Our comprehensive database which is used in various forms and subsets on websites such as AA Maps, Bayleys, Winejobs Online and many other sites has a wide range of POI. These include shops, petrol stations, banks, ATMs, schools and where relevant, make sure you get to the right place at the Point of Interest. For example if you are going to a hospital, you probably want the Accident & Emergency entrance. If you are going to the golf course or a school, you want the official entrance and so on.  Our data, where relevant includes information such as contact details.

The POI Web Service can also be used for geocoding street addresses in order to display them on a map, using our geotagged web map tiles, which can be used on a mobile or normal PC browser. We have a comprehensive database of New Zealand street addresses, which you can try out on the AA Maps website, using our autocompleter.

The range of parameters are wide and varied and you can find more information in the Developer Page.

A key commonality in successful LBS applications overseas is the ability to find the service you are looking for nearby. For example, you are in the city and want to find a nearby cafe for some lunch. The POI web service would let you specify how close you want to find one and even give them to you in order starting with the closest to you. Our POI database is also used in products such as TomTom and Navman car navigation devices.

Because the database is very comprehensive and constantly growing and being validated, you can pretty much develop your application and populate it with our data and be up and running in no time.

Another service that we offer in conjunction with the NZ Automobile Association is the AA Maps Bizlocator. This is a free service which allows any New Zealand business to register their location with us and at the same time get a free web map to put on their website to show people where their office, shop or other business location is, assign it to ANZSIC Categories and then be available for addition to our POI database, all for free. The only condition is you have to go online at least once a year to confirm that your data is current. Once the map is up, you can even get and print turn by turn driving directions from anywhere in NZ and print them neatly on A4 paper. All for free. For more information on that please go to this page, where you can set up an account and ‘Add Your Business’.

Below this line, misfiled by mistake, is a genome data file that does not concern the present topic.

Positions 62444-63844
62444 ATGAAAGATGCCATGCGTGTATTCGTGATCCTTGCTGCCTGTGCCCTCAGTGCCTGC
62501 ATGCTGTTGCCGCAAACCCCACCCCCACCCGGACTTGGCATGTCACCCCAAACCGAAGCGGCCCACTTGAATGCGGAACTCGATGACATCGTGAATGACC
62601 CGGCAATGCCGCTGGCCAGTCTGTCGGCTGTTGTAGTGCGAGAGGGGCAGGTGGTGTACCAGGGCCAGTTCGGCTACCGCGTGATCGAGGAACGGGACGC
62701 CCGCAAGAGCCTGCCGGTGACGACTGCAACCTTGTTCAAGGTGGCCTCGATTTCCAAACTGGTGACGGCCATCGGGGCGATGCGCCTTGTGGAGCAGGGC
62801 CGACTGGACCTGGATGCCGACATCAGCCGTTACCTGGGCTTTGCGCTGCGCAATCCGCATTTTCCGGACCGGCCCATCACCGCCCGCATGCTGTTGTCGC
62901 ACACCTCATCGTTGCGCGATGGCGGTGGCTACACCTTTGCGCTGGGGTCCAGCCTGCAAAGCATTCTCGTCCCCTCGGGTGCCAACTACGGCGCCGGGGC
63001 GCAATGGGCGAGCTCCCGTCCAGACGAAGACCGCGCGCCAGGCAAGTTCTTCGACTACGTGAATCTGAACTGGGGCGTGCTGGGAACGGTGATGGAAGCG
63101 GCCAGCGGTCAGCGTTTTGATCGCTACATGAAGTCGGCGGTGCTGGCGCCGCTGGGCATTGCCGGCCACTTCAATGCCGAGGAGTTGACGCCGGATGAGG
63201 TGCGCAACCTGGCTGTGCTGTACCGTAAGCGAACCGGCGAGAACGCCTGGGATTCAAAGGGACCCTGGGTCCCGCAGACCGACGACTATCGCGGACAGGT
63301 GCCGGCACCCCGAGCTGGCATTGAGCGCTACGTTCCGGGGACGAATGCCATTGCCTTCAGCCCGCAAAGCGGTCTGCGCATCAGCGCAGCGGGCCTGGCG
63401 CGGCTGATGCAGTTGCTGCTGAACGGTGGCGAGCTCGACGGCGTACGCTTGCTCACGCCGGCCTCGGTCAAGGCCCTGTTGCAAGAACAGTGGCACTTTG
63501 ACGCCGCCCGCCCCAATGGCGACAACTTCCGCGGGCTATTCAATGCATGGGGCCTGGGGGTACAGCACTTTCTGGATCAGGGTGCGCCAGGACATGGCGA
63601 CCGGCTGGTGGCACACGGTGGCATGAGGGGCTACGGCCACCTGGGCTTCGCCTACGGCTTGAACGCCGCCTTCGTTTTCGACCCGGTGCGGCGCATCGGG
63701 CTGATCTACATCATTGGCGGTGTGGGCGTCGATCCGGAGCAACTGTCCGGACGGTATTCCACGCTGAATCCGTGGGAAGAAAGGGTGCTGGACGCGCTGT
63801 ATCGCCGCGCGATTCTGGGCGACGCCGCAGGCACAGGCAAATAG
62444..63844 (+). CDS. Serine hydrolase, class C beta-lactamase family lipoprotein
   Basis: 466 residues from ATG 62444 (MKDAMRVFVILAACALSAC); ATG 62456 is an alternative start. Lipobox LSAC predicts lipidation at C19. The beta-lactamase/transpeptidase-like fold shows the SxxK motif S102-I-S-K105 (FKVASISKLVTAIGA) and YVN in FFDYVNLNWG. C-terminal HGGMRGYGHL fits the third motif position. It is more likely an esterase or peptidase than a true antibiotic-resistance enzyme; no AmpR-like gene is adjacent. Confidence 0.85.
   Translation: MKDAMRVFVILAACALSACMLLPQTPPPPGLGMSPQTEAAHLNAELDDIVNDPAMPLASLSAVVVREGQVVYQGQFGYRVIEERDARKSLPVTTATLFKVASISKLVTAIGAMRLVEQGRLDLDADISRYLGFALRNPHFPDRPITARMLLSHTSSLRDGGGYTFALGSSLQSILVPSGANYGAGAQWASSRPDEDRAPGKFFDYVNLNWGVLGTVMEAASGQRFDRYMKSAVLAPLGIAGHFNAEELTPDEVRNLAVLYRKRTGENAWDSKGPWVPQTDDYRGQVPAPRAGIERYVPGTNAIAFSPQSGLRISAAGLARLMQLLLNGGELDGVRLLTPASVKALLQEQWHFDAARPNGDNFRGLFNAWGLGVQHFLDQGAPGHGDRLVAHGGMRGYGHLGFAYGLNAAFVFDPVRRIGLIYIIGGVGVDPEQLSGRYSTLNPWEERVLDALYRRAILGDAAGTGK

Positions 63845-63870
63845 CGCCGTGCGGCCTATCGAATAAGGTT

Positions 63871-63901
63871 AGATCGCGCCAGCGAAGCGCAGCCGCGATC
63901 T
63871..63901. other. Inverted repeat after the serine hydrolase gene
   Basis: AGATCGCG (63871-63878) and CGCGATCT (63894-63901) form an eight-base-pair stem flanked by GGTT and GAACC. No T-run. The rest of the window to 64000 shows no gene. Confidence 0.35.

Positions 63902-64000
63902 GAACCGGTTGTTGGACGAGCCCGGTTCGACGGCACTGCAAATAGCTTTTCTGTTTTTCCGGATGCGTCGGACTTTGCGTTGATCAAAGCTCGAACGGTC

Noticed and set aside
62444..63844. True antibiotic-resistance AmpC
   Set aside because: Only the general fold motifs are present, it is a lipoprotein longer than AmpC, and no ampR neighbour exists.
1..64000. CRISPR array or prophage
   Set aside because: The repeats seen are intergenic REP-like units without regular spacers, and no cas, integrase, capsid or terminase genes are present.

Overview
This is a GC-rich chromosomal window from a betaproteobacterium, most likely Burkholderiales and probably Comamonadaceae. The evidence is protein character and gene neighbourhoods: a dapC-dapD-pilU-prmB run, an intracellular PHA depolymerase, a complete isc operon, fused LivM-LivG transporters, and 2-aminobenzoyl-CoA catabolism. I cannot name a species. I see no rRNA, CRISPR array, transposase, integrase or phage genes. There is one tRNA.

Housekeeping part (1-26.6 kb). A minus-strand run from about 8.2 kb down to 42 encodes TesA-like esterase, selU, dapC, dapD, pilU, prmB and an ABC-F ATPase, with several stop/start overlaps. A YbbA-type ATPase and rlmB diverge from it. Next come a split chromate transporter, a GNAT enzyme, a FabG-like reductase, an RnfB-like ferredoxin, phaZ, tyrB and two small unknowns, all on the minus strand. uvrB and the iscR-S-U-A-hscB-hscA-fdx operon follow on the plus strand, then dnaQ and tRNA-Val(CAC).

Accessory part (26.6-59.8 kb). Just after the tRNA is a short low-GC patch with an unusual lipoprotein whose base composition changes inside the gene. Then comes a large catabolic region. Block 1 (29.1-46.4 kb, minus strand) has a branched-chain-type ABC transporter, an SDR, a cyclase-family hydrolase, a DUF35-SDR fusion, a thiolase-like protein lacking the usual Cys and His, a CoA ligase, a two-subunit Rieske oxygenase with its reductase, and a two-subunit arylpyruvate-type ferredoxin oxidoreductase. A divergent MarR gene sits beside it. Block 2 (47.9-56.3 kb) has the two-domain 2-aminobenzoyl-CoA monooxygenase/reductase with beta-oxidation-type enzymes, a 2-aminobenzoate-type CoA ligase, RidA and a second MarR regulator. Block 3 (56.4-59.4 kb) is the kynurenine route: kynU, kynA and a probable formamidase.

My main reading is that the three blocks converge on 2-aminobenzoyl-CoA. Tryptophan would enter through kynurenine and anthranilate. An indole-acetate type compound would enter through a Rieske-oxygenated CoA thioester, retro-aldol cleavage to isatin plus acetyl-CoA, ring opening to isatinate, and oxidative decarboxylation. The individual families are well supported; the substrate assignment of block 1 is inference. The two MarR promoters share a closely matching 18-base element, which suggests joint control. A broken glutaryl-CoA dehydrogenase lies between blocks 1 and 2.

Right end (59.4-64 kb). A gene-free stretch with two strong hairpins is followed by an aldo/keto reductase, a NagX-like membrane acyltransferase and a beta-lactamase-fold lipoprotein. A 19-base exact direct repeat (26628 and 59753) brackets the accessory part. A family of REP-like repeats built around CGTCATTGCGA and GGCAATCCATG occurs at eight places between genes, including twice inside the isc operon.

bizlocator

This is part two of a series of blogs on tools for LBS applications. Please feel free to comment or leave questions on this blog.

Why not add this blog to your RSS Feed:)

April 2, 2009 Posted by | AA Maps, cartography, driving directions, geosmart, gps, lbs, location based services, maps, Mobile maps, navman, new zealand, proximity based marketing, satnav, social networking, tomtom, Uncategorized, web maps | , , , , , , , , , , , , , , , , , , , , , , , , , , , , , , , , , , , , , , , , , , | 1 Comment

What does LBS have to do with advertising media?

The world of information technology and communications (ITC) is changing at a rapid pace and some of the changes have been subtle and unexpected. Some things take a long time for people to get their heads around, but sometimes they just start doing things and take them for granted. Social networking is a classic example that businesses are now trying to understand how they can get involved.

Technology is changing the way we live, the way we interact with each other and the way we interact with the businesses and services we enjoy.

Last week there was a news story, saying that TVNZ is planning to lay off 90 staff, as it moves to save $25 million. In it,  Chief Executive Rick Ellis was quted as saying that the layoffs represent approximately 25% of the costs reductions needed due to falling advertising revenue. I don’t recall who it was but someone recently was telling me that they never watch TV advertising but one evening he and his wife decided that the would watch the TVC’s. The next morning he asked his wife what brands were represented in the TVC’s they watched the previous night, she couldn’t name one.

People can avoid TV commercials by recording their programs with MySky and now of course Tivo has also launched in New Zealand. I don’t know if it works in New Zealand, but in the US I believe that you can program your Tivo to not even record advertisements at all as there is an encoded message that tells it when advertising starts and ends.

Around the world there are newspapers closing down, going out of business because not enough people are buyig them any more, which means they can’t sell enough advertising to keep them going and people are choosing other media such as the Internet to find their news.

Huge numbers of people are favouring their iPods and other MP3 players instead of listening to the radio. People are buying less music CD’s because they have access to other media such as iTunes, YouTube and MySpace to mention a few legal ways they can access their entertainment.